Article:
discouraging or minimising goats. Yaks and large animals are less depredated and small animals like
goats and sheep are highly depredated by snow leopard. A trend was also observed in Phoo village
where there is an increase in the number of yaks and a decrease in the number of goats over last few
years. This could be a management response of the herders to livestock depredation. Other protective
measures of the livestock at the corrals have also been recommended including promotion of guard
dogs and other measures.
Since the area is opened for tourism, it is suggested that the tourism opportunity for the economic
development of the area should be grasped so that the heavy dependence on livestock raising would be
minimised. This will help minimise the number of human – snow leopard conflicts.
Jackson, R., Ahlborn G., Ale S., Gurung D., Gurung M., & Yadav. (1994). Reducing Livestock Depredation in the Nepalese Himalaya: Case of the Annapurna Conservation Area.
Abstract: In the Nepalese Himalaya, conflict with rural communities due to livestock predation to large carnivores like snow leopard, common leopard, wolf and wild dog has risen sharply in recent years. This increase is attributed to a number of factors, including implementation and enforcement of wildlife protection laws (which have permitted a recovery in carnivore numbers), the creation of protected areas (which serve as refuges from which predators can populate the surrounding area), the depletion of natural prey due to poaching and loss of habitat, and lax livestock herding practices. However, little information is presently available upon which to design remedial programs. U.S. AID provided research funding for an in-depth assessment of snow leopard predation in the Annapurna Conservation Area (ACAP), an new innovative approach to nature conservation. Baseline information on livestock numbers and mortality were gathered during household interviews, followed by field surveys to assess animal husbandry systems, map pastures, establish periods of use and estimate stocking rates, and to characterize habitat using randomly located plots. Data substantiate the existence of depredation “hotspots”, where high loss occurs, in some cases exceeding 14% to 20% of the livestock population over a short period. Losses varied seasonally, and from year to year. Small-bodied stock like goat and sheep were more vulnerable than large-bodied stock like yak, although horses were especially vulnerable. Factors most closely associated with predation included lack of guarding (or very lax supervision), especially during the daytime, and repeated use of pastures where livestock depredators were known to be actively hunting. Herders usually reacted to repeated depredation incidents by attempting to trap or shoot the suspected culprit until losses declined to an acceptable level. As large carnivore populations become increasingly fragmented and genetically isolated, new management strategies are urgently needed, especially within the buffer zones and intervening corridors between separated parks and reserves. People reside within nearly all Himalayan protected areas, and such issues as loss of livestock and competition between wildlife and livestock cannot be avoided. A plan is offered for alleviating livestock loss in the Annapurna Conservation Area that involves local institutions in decision-making, rewards sound husbandry practices, strengthens indigenous institutions, without further eroding ACAP’s unique biological diversity and diverse carnivore population. The authors believe these measures and ideas could be fruitfully extended to other parts of the Himalaya.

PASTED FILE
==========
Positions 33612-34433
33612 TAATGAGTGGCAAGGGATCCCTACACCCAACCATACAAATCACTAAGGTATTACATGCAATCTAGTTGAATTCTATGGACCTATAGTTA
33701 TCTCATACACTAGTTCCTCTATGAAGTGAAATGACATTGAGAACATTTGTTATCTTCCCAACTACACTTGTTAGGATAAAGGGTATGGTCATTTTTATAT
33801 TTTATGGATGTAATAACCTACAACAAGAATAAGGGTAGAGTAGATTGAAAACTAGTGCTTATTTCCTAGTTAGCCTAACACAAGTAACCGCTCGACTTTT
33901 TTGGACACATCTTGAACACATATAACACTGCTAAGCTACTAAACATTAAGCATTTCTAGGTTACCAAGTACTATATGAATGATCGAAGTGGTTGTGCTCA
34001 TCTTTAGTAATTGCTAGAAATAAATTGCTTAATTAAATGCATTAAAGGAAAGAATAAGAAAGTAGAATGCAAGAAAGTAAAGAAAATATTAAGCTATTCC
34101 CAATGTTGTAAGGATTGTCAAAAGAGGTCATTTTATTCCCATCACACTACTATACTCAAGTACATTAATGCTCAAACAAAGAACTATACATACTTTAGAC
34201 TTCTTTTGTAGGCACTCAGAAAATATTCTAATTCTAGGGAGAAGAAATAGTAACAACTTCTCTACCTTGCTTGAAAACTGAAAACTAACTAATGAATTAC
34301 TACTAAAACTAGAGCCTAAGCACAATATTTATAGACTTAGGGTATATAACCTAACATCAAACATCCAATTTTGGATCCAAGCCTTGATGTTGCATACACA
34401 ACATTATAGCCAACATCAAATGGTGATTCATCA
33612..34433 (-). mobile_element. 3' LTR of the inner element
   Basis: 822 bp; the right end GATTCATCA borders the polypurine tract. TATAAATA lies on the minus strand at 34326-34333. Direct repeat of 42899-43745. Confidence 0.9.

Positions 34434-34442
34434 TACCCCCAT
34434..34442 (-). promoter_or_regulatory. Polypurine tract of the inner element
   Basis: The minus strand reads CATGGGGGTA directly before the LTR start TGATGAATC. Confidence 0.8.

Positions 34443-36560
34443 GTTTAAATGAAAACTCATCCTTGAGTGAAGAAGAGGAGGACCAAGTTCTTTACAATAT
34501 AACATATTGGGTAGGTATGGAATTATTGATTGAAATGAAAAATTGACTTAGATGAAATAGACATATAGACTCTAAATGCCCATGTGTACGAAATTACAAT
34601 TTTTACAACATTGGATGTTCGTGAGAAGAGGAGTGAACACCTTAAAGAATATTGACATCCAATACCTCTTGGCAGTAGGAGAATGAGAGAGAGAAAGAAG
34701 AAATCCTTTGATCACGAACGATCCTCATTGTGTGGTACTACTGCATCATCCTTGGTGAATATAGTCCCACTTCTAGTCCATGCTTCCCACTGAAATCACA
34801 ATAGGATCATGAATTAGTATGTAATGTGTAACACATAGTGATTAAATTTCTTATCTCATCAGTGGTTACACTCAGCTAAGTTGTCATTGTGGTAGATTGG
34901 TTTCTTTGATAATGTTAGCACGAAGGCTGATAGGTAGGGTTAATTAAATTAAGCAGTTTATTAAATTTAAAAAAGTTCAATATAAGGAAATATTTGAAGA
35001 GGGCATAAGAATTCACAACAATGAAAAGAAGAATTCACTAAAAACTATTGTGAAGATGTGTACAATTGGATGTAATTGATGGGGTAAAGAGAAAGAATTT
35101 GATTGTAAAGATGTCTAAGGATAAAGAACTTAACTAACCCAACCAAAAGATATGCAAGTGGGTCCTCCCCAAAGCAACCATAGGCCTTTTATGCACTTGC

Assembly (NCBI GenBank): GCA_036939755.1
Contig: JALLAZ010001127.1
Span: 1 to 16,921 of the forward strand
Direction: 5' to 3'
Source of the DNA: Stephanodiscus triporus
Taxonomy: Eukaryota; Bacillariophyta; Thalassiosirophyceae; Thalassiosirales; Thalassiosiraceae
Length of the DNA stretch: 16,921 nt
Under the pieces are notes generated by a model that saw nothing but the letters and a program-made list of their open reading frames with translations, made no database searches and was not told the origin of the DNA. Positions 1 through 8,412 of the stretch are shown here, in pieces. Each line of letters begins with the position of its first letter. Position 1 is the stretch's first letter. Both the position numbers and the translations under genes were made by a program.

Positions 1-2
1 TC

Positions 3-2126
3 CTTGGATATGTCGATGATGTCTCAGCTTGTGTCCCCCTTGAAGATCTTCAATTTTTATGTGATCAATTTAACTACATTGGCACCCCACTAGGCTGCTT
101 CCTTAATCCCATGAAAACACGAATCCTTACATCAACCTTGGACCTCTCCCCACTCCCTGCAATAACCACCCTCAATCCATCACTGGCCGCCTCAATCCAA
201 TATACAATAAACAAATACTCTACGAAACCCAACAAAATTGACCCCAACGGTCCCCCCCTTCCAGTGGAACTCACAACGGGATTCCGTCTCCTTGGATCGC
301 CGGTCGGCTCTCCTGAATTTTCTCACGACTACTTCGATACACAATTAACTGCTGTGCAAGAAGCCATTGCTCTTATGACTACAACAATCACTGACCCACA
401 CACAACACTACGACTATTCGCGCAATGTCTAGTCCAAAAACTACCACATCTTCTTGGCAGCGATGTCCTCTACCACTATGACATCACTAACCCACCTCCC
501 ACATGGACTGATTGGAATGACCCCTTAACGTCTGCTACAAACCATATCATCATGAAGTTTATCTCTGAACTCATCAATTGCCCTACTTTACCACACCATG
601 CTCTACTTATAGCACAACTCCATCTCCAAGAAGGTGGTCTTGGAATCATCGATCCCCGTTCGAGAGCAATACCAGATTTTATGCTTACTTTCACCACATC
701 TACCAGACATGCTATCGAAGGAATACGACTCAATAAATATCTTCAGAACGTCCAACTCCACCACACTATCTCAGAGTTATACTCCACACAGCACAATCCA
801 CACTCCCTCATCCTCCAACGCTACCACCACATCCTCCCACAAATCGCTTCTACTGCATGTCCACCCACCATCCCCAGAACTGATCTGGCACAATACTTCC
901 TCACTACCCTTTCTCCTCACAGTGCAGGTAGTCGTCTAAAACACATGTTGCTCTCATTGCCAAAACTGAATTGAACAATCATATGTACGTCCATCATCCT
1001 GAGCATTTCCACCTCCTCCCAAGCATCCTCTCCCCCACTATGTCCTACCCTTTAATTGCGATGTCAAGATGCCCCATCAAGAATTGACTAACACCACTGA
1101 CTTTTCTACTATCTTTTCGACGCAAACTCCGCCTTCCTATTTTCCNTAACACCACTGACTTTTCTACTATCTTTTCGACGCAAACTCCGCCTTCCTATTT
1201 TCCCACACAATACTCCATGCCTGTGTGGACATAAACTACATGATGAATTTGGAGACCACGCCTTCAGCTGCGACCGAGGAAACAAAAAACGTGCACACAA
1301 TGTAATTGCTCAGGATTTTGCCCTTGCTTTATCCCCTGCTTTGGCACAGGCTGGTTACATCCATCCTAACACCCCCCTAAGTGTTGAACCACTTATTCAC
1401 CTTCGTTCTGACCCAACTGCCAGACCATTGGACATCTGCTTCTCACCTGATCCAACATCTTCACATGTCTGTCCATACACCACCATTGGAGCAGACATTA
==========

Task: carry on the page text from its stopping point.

Oli, M. K. (1994). Snow leopards and local human population in a protected area: a case study from the Nepalese Himalaya. In J.L.Fox, & D.Jizeng (Eds.), (pp. 51–64). Usa: International Snow Leopard Trust, Seattle, Washington.
Oli, M. K., & Rogers, E. M. (1996). Seasonal pattern in group size and population composition of blue sheep in Manang, Nepal. Journal of Wildlife Management, 60(4), 797–801.